STATE v. BROWN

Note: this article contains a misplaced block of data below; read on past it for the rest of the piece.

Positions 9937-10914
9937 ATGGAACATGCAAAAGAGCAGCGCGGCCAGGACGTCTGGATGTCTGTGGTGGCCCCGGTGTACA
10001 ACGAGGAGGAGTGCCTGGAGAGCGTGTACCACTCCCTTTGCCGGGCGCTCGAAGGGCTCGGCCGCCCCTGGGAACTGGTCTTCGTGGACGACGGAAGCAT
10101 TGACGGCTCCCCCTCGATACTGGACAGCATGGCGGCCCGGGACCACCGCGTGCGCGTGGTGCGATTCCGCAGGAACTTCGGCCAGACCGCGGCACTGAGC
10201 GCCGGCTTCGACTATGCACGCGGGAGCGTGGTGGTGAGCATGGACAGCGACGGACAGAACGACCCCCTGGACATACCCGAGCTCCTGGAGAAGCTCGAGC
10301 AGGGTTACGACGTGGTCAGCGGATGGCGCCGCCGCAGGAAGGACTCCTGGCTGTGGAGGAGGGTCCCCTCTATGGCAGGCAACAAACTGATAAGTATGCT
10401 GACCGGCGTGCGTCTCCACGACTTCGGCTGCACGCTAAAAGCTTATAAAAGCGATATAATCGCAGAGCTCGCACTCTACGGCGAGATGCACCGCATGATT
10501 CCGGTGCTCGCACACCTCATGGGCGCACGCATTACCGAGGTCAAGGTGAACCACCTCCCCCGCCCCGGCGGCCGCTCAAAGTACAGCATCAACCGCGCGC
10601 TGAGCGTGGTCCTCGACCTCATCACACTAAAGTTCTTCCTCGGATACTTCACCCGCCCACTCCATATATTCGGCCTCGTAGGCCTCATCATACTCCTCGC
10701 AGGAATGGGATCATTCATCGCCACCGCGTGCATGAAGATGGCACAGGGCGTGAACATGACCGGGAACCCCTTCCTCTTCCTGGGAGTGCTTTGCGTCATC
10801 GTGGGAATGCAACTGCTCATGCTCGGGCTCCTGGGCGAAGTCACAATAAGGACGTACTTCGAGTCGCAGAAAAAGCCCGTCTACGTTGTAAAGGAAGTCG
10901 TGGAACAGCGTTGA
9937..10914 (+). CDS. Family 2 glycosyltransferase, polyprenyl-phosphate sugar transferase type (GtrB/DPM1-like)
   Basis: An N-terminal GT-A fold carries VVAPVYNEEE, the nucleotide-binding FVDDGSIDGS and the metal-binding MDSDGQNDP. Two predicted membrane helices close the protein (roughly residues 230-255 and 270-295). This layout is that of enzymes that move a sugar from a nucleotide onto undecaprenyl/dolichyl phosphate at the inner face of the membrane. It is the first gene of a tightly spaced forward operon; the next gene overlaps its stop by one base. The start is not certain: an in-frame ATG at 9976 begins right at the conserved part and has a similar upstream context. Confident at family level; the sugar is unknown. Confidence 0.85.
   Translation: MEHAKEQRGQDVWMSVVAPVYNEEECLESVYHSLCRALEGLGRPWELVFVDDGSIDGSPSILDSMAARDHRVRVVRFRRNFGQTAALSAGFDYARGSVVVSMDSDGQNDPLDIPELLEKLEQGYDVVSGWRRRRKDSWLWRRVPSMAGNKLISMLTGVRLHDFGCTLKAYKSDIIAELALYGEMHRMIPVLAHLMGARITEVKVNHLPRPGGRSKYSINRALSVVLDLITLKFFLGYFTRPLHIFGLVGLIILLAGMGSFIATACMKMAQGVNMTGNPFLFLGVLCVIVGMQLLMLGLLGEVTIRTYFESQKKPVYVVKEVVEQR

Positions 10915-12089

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NOTICE: NOT FOR OFFICIAL PUBLICATION. UNDER ARIZONA RULE OF THE SUPREME COURT 111(c), THIS DECISION IS NOT PRECEDENTIAL AND MAY BE CITED ONLY AS AUTHORIZED BY RULE. IN THE ARIZONA COURT OF APPEALS DIVISION ONE STATE OF ARIZONA, Respondent, v. KRISTINA MARIE BROWN, Petitioner. No. 1 CA-CR 18-0442 PRPC FILED 9-20-2018 Petition for Review from the Superior Court in Mohave County No. S8015CR201501158 The Honorable Lee Frank Jantzen, Judge REVIEW GRANTED; RELIEF DENIED COUNSEL Mohave County Attorney’s Office, Kingman By Matthew J. Smith Counsel for Respondent Janelle A. McEachern Attorney at Law, Chandler By Janelle A. McEachern Counsel for Petitioner STATE v. BROWN Decision of the Court MEMORANDUM DECISION Judge Jennifer B. Campbell delivered the decision of the Court, in which Presiding Judge Maria Elena Cruz and Judge James P. Beene joined. C A M P B E L L, Judge: ¶1 Kristina Marie Brown petitions this court for review from the dismissal of her petition for post-conviction relief filed pursuant to Arizona Rule of Criminal Procedure 32. We have considered the petition for review and, for the reasons stated, grant review but deny relief. BACKGROUND ¶2 As a result of Brown’s involvement in a drug trafficking organization, Brown eventually pleaded guilty to conspiracy to possess dangerous drugs, possess dangerous drugs for sale, transport for sale, import into this state or offer to transport for sale or import into this state, sell, transfer or offer to sell or transfer a dangerous drug (methamphetamine over a threshold amount); and possession of drug paraphernalia (methamphetamine). The superior court sentenced her to concurrent prison terms of five years and one year, respectively. Brown thereafter sought post-conviction relief, raising a claim of ineffective assistance of counsel (“IAC”). After conducting an evidentiary hearing, the superior court denied relief. This timely petition for review followed. DISCUSSION ¶3 Brown argues counsel was ineffective for failing to secure a “free talk” with the prosecutor and for failing to advise her of the ramifications thereof before advising Brown to change her plea.1 According At the evidentiary hearing, the prosecutor explained: “[A] free talk . . . means both sides come together. They discuss whether a defendant has anything that they know and is being fully and completely honest about their own activities, such that the State would become interested in using them in any capacity. . . [Free talks] are something that can lead to a different plea of [sic] resolution than would be normally available.” 1 2 STATE v. BROWN Decision of the Court to Brown, she was “counting on the possibility of a free talk in order to gain either a probation eligible plea or a reduced sentence for cooperation.” ¶4 To be entitled to relief, Brown must show that counsel’s performance fell below objectively reasonable standards and that the deficient performance resulted in prejudice to the defendant. Strickland v. Washington, 466 U.S. 668, 687-88 (1984); State v. Nash, 143 Ariz. 392, 397-98 (1985) (adopting the Strickland test). ¶5 Brown fails to establish both Strickland prongs because her claim of IAC rests on the faulty premise that the prosecutor was willing to participate in a free talk. The prosecutor testified at the evidentiary hearing that she had the sole discretion to grant a free talk, and she chose not to engage in one with Brown because Brown had indicated she had “very reduced contact [with the drug trafficking organization] and very little information to give me.” The prosecutor further explained: I already had two testifying informants who had cooperated in the building of the case, and I had someone who was involved at basically every level of the conspiracy to testify about his involvement, and so my need for Ms. Brown by the time that there was even a discussion or an offer by Ms. Brown that she would do a free talk with me, the value of her doing a free talk was slim to none. The record also reflects that, despite the prosecutor’s refusal to grant Brown a free talk, Brown’s counsel persisted in requesting one. ¶6 Finally, the record establishes Brown knew her guilty plea could result in either a prison sentence or supervised probation. Her counsel testified at the evidentiary hearing that she advised Brown a prison sentence would be the probable end result in signing the plea agreement. The plea agreement Brown signed and reviewed with the court clearly indicated the court had discretion at sentencing to impose a prison term. The record also shows Brown accepted the possibility of prison knowing a free talk was not forthcoming. 3 STATE v. BROWN Decision of the Court CONCLUSION ¶7 Substantial evidence supports the superior court’s dismissal order. See State v. Sasak, 178 Ariz. 182, 186 (App. 1993) (when trial court holds an evidentiary hearing, a reviewing court will affirm the trial court’s ruling if it is based on substantial evidence). Accordingly, we grant review but deny relief. AMY M. WOOD • Clerk of the Court FILED: AA 4